About The American Leader
The American Leader is a project informed by the age-old problems of misinformation, disinformation, and partisan propaganda that are now, to one degree or another, acknowledged openly under the single name, fake news. Decades of corporate PR campaigns and party politics have reached new extremes, as partisan agendas have undermined and confused efforts to solve long-term problems. At the same time, partisans have actively sought to suppress the rights of all citizens to equal representation, attacked the credibility our law enforcement and intelligence services, enriched the rich while undermining the ability of the less privileged and fortunate to get ahead, and given voice to those in our society who act on hate and fear of those who are different. Despite the vigilance of the news media, artful and intentional efforts to distort, hide, and distract news consumers from these attacks on the pillars of democracy have eroded faith in the very institutions and individuals who stand for an American flag that demands not blind loyalty but honor, integrity, and trust that none would be left behind.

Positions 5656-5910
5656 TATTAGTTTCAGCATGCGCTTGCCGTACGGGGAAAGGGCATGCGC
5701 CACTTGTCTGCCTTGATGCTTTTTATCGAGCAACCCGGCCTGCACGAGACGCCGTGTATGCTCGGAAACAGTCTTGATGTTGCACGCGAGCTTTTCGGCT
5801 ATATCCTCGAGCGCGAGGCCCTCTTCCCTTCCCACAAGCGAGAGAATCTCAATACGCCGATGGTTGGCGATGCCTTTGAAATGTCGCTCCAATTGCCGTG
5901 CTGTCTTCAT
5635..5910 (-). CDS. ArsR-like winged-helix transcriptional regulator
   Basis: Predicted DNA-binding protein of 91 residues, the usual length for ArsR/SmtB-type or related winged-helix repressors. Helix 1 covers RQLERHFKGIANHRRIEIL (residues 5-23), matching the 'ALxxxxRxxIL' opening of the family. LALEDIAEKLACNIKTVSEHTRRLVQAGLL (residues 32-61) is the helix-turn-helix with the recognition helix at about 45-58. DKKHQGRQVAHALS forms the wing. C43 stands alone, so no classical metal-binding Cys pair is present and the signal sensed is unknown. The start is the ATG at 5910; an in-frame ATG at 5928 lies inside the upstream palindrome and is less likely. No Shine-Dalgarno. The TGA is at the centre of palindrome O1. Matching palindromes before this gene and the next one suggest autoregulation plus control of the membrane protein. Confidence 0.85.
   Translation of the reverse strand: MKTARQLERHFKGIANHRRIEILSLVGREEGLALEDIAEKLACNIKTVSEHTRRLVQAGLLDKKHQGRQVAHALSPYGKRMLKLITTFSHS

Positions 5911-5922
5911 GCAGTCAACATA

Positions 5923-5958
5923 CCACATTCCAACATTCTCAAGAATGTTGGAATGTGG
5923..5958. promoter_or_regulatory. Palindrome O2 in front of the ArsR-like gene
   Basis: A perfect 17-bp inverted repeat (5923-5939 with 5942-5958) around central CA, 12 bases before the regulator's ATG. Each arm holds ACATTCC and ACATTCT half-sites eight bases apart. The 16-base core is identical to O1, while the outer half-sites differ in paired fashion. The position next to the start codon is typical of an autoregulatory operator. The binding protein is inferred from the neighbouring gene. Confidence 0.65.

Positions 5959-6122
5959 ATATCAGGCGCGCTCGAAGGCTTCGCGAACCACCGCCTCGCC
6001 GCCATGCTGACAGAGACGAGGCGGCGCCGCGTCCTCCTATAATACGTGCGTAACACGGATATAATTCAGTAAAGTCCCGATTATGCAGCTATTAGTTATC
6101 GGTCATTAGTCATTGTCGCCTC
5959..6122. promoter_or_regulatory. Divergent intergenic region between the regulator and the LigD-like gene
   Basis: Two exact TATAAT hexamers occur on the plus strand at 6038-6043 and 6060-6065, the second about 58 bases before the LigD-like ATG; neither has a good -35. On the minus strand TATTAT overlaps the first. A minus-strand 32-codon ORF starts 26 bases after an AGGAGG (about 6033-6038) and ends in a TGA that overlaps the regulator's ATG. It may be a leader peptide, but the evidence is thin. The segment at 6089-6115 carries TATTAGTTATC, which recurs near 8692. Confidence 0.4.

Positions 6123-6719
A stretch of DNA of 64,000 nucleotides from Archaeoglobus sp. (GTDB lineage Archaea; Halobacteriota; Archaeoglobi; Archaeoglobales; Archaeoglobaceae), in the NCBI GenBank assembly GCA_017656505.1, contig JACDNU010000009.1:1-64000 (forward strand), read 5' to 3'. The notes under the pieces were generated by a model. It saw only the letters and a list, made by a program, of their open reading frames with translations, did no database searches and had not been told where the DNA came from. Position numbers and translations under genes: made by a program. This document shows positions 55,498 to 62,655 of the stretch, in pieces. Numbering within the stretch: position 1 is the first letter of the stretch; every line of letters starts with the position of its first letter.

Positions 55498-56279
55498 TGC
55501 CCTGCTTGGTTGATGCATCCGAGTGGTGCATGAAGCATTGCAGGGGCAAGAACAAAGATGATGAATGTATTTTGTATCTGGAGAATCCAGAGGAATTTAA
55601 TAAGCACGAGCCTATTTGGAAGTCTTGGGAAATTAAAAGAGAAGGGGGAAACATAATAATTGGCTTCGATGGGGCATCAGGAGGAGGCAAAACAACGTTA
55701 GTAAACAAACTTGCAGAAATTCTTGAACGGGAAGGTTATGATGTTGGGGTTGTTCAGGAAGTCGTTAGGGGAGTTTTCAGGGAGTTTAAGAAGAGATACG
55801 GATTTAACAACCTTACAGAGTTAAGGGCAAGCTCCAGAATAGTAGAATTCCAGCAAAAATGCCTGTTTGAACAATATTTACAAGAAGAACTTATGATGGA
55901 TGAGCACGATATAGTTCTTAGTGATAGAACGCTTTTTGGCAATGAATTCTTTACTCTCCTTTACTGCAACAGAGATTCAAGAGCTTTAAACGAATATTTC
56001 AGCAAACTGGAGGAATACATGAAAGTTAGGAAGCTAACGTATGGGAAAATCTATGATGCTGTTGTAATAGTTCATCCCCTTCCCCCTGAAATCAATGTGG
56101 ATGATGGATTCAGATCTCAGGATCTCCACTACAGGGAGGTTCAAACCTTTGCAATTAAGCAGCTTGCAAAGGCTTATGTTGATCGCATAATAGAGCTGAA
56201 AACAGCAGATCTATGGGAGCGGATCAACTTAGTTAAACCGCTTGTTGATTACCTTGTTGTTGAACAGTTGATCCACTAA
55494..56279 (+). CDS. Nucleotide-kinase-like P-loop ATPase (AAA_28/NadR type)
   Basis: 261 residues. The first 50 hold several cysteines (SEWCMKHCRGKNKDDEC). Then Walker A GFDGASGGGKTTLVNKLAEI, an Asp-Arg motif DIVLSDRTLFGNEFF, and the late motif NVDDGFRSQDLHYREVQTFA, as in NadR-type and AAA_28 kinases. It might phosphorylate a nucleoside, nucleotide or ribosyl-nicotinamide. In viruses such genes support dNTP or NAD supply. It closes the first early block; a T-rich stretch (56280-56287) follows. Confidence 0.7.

Our single premise: That solving the problems that impact the most Americans now and in the future is how our elected and business leaders can rebuild that trust and ensure that our democracy survives as a land where we all can equally pursue life, liberty, and happiness. Solving common problems is what brought the thirteen colonies together to start a revolution, the reason education and innovation were the cornerstones of our country’s rise to economic prominence, and why we need to reject the risen tide of hate, intolerance, and divisive politics.
We are at a point in our history where it is time again for us to choose what kind of nation we want to be and to solve the problems before us to support that vision. The American Leader is a news and knowledge center that exists to help each citizen navigate the information and disinformation that reaches them so that each might better fulfill his or her role as a CEO of our democracy.